The PURPOSE dilemma
When should a brand’s social purpose become its positioning?
I don’t mean its advertising message, I mean the whole thing.
That’s the way we seem to be heading at the moment. But there’s a catch and it’s a big one.
A couple of cases in point from the world of detergents.
Unilever’s Persil is one of the best examples of being purpose-driven that you’ll find. ‘Dirt Is Good’ is now so central to the brand that it’s on the front of the pack.
The original thinking behind the strategy was inspired. The benefit of all washing detergents is to remove dirt. But increasingly parents were thinking it was their job to keep their children clean.
So Persil took it on themselves to remind parents that dirt is good - “especially when it’s the result of your kids going out into the world to have fun, explore, learn and experience the very best of the world around us.”
It’s the value of experiential learning and talks straight to the need to nurture your child’s development.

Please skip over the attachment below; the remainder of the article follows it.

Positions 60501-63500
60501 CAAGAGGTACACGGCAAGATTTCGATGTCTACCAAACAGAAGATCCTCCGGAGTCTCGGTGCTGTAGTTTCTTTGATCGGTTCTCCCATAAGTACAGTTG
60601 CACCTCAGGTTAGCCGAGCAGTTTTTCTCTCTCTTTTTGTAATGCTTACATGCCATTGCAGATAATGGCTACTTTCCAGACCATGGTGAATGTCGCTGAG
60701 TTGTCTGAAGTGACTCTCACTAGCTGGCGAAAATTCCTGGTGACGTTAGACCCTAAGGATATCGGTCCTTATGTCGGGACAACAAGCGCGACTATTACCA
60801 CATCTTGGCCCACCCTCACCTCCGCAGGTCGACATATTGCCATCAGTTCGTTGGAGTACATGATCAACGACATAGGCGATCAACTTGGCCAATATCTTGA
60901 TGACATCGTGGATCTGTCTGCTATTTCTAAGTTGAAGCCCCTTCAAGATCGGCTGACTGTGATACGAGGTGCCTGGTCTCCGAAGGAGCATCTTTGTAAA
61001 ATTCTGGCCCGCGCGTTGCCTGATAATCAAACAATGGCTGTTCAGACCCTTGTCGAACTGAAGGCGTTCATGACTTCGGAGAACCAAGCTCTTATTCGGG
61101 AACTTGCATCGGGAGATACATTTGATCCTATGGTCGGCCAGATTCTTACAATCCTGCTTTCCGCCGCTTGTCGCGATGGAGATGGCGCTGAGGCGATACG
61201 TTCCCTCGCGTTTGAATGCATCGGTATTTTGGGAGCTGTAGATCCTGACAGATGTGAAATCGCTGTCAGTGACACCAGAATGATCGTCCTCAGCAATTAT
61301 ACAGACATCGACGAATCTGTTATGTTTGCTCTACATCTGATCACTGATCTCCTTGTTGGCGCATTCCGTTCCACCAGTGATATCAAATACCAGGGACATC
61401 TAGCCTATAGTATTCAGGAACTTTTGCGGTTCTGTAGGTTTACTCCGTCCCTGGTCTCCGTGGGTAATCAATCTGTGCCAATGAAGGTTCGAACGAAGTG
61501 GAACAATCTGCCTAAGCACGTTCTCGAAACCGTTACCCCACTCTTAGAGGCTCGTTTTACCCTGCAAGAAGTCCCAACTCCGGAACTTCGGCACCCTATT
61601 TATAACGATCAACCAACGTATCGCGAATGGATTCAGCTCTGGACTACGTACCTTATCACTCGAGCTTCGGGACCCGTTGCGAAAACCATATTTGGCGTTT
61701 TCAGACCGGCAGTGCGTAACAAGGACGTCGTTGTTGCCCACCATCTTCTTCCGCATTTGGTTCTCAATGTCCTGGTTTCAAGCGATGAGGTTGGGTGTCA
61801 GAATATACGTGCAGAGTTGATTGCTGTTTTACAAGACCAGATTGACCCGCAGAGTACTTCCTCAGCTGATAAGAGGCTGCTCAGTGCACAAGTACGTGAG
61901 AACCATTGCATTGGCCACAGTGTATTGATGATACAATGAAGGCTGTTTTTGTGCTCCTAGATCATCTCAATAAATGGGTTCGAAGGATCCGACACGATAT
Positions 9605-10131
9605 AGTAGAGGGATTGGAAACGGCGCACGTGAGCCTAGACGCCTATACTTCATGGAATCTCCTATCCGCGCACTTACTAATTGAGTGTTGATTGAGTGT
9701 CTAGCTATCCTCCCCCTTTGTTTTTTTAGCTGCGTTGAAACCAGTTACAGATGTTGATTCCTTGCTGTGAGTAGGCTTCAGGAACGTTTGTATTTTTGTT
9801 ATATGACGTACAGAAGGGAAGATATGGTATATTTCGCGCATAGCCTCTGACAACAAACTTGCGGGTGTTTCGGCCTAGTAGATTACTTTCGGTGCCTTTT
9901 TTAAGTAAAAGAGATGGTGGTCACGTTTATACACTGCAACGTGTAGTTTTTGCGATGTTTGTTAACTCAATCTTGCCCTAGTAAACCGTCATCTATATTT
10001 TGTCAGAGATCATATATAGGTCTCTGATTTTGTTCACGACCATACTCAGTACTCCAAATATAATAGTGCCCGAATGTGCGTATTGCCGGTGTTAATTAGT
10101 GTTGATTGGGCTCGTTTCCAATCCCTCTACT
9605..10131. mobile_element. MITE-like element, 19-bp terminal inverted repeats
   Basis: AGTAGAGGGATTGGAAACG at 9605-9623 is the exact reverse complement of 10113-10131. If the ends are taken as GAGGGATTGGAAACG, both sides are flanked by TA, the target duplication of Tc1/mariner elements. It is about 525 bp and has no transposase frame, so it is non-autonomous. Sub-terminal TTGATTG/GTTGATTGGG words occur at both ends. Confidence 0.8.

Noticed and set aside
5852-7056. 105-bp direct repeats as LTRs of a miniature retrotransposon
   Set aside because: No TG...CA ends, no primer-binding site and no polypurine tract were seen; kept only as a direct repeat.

And, of course, it sells more detergent, the real purpose. Although you get a hint of the trouble brewing for the brand with its new ‘tough on stains, kinder to our planet’ message.
Contrast that with a new brand like Smol. They also sell washing detergent, alongside a range of other cleaning products.
The company was started in 2018 by two former Unilever employees, Paula Quazi and Nick Green.
Smol makes a host of claims - eco-friendly, D2C, plastic-free, cruelty-free, vegan, “lower levels of added chemicals per wash with no loss of cleaning performance”.
Sales have doubled in 2021, there are plans to expand into new products and markets and they’ve raised $42m from backers. Some of the latest funding came from the founders of Innocent.
If you were going to sum up the brand’s purpose, you might say ‘Smol is beautiful’.
But do you know what their latest campaign is? Wash clothes less. Cut down on detergent purchases.
Of course, they’re right. That is how to protect the environment. Most people don’t get their clothes dirty. It’s just become a habit throwing them into the washing basket every night.
But I’m not sure this is a great way to build a business, not a profitable one. I suspect it may be more about building a brand to be sold. Maybe Paula and Nick already know someone who'd like to buy it.
So that’s the dilemma with purpose. Sell you a product or save you a world.
And saying you do both, in the end, won’t wash.